Critics of the movement to reallocate law enforcement funding and impose more legal restrictions on firearms claim that this will hamper people's ability to defend themselves, the Washington Examiner reports.
"If you’re primarily disarming the most law-abiding good citizens who obey the law, you make it easier for criminals to go and commit crimes," said John Lott, a former adviser to the Trump administration who wrote the book, "More Guns, Less Crime."
He added that "You have had the biggest spikes in the areas where police are not being allowed to do their job either because of orders or because of changes in budgets. It’s not really shocking to me that you see the increase."
Lott pointed to Minneapolis, Los Angeles, New York, and Seattle as examples of this.
"I would have been surprised if you hadn’t seen an increase in crime," he added.
Lott went on to say that calls for increased restrictions on firearms won’t solve the problem.
"My question would be, what changed last year with regard to gun control that could explain [an increase in homicides]?" he said. "If gun control or the lack of it is responsible for the spike, what changed last year that coincided with the big increase that we saw in murders?"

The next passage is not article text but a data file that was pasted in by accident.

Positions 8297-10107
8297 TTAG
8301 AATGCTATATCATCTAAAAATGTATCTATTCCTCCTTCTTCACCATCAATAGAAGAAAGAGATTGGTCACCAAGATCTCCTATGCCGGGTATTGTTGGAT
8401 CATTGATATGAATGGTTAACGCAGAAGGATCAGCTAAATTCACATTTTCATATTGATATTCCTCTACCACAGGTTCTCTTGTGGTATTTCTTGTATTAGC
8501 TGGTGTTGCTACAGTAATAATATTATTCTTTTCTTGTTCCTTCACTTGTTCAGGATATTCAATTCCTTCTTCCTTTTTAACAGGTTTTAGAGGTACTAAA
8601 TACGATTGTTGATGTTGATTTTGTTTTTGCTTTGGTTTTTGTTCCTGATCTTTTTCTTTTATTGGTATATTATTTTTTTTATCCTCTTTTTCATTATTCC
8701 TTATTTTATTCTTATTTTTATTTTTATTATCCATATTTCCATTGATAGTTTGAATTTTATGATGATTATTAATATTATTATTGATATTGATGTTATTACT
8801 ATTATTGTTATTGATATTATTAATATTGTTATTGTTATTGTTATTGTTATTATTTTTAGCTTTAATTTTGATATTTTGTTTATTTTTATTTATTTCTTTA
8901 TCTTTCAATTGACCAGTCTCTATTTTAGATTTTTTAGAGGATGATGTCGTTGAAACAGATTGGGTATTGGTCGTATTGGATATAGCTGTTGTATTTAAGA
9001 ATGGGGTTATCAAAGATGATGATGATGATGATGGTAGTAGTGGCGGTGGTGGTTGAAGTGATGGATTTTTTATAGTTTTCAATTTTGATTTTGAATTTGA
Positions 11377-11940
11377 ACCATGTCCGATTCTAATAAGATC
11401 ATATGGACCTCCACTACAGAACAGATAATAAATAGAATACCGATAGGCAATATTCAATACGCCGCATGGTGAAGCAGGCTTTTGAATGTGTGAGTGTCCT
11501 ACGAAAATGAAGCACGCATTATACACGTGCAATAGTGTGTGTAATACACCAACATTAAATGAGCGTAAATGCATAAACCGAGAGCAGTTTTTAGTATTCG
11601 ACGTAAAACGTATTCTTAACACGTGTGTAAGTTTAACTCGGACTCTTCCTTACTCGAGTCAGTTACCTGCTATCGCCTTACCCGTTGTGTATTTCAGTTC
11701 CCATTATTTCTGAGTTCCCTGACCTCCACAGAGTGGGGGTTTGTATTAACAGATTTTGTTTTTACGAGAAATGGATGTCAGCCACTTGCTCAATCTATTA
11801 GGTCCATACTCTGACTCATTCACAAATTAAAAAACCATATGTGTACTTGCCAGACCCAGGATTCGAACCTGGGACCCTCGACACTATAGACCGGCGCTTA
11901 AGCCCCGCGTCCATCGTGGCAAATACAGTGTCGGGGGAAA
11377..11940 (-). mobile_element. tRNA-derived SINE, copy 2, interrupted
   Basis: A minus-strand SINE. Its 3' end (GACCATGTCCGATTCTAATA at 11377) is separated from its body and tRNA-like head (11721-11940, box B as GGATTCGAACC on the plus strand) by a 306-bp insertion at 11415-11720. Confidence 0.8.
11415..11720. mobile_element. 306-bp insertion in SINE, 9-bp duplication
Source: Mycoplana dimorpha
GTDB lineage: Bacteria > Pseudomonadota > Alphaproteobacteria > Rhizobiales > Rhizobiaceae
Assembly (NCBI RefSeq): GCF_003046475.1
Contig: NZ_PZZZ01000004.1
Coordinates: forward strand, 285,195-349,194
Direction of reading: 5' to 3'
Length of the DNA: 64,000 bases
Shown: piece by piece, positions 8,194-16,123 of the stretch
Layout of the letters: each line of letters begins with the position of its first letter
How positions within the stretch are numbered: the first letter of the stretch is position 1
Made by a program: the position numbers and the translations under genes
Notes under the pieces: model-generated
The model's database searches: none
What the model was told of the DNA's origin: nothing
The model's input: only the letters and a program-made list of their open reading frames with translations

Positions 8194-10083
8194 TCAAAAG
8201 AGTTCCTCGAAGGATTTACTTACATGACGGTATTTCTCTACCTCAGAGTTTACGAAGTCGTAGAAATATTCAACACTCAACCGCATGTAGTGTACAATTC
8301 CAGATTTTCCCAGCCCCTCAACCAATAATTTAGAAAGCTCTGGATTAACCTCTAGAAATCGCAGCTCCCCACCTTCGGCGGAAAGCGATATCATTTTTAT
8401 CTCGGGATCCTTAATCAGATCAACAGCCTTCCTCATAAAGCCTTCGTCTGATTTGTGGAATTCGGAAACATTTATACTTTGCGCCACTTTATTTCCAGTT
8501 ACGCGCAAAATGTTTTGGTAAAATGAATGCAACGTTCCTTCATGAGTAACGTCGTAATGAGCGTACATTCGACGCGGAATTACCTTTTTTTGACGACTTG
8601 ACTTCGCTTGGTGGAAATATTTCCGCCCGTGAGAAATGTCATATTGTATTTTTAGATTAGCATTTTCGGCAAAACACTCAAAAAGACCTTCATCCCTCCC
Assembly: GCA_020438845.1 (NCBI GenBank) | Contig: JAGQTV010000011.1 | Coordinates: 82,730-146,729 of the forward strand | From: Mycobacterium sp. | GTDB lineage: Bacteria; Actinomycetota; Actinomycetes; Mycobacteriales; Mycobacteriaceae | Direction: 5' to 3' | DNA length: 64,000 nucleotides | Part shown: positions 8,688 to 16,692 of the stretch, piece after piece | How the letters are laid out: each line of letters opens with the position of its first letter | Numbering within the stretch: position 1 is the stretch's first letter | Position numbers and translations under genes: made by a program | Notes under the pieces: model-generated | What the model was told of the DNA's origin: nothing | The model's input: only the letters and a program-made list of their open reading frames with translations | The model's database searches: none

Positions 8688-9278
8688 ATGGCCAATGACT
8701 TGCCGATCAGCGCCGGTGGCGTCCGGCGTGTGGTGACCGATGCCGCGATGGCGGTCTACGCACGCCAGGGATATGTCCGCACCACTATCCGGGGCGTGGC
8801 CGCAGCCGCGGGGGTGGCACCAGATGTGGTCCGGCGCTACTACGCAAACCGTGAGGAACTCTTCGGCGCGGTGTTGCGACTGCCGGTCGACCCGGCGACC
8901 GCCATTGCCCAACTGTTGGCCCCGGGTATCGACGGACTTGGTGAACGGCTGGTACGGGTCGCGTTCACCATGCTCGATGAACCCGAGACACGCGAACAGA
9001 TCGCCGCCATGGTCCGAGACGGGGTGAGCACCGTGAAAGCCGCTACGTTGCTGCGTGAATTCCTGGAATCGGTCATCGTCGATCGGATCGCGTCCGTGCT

Doug Seaton, the president of the Upper Midwest Law Center, told the Examiner that Minneapolis’ cuts to the city’s police budget have caused a spike in crime.
"These individuals are longtime residents of the city [and] taxpayers, lived in this neighborhood, have suffered bullets through their walls and had people shot on their blocks and dying," said Seaton, whose organization is representing a group of eight citizens petitioning the decision in court. "They were well acquainted with violence that’s been the outcome of this preposterous defund the police campaign."
He also said that the city council’s proposed "department of public safety" would replace the police department.
"When you’re dealing with violent shooters in the neighborhood, psychologists, social workers, and neighborhood volunteers are not going to be the ticket," Seaton said.
"Law enforcement isn’t allowed to do its job to protect people, and then, we have politicians trying to pass or that have passed laws that prevent individuals ... from being able to go and protect themselves," Lott concluded. "If my research convinces me of anything, it’s that people who are most likely victims of violent crime are the ones who benefit the most from being able to go and protect themselves."
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